### 2.20. REVIEW OF MATRIX ALGEBRA

The classical methods of describing a linear system by means of transfer functions, block diagrams, and signal-flow graphs have thus far been presented in this chapter. An inherent characteristic of this type of representation is that the system dynamics are described by definable input-output relationships. Disadvantages of these techniques, however, are that the initial conditions have been neglected and intermediate variables lost. The method cannot be used for nonlinear, or time-varying systems. Furthermore, working in the frequency domain is not convenient for applying modern optimal control theory, discussed in Chapter 6 of the accompanying volume, which is based on the time domain. The use of digital computers also serves to focus on time-domain methods. Therefore, a different set of tools for describing the system in the time domain is needed and is provided by state-variable methods. As a necessary preliminary, matrix algebra is reviewed in this section [5, 10].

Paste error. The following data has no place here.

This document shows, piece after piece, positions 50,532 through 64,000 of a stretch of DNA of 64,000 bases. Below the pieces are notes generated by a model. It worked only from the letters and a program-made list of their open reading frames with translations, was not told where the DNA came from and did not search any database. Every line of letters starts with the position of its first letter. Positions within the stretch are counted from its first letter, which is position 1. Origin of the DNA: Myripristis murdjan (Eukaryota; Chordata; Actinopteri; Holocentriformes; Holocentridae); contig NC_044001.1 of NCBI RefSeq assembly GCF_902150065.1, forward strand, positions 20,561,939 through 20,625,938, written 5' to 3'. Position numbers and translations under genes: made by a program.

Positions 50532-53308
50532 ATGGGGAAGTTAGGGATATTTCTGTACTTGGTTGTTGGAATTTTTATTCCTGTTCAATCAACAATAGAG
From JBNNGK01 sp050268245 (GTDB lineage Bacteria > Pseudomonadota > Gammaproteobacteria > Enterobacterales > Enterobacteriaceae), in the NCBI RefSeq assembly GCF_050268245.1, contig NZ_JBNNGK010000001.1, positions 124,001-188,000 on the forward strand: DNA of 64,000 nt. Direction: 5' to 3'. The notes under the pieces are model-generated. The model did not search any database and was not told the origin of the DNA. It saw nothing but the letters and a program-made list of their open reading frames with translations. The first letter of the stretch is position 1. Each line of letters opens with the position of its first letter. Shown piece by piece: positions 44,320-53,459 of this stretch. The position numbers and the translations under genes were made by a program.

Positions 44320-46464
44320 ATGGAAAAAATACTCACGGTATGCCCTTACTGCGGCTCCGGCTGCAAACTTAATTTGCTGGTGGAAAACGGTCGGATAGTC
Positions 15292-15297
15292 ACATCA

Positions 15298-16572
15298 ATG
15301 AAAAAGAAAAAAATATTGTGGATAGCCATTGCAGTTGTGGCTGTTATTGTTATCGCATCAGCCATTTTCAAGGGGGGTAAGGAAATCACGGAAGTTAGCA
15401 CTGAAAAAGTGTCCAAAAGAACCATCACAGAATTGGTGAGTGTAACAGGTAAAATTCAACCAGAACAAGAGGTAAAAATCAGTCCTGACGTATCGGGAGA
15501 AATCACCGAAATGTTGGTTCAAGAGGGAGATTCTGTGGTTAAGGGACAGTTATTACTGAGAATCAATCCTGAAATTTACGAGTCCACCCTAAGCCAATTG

A matrix A is a collection of elements arranged in a rectangular or square array defined by

The order of a matrix is defined as the total number of rows and columns of the matrix. For example, a matrix having *m* rows and *n* columns is referred to as an *m* × *n* matrix. A square matrix is one for which *m* = *n*. A column matrix, or vector, is one for which *n* = 1, and is represented in the ...

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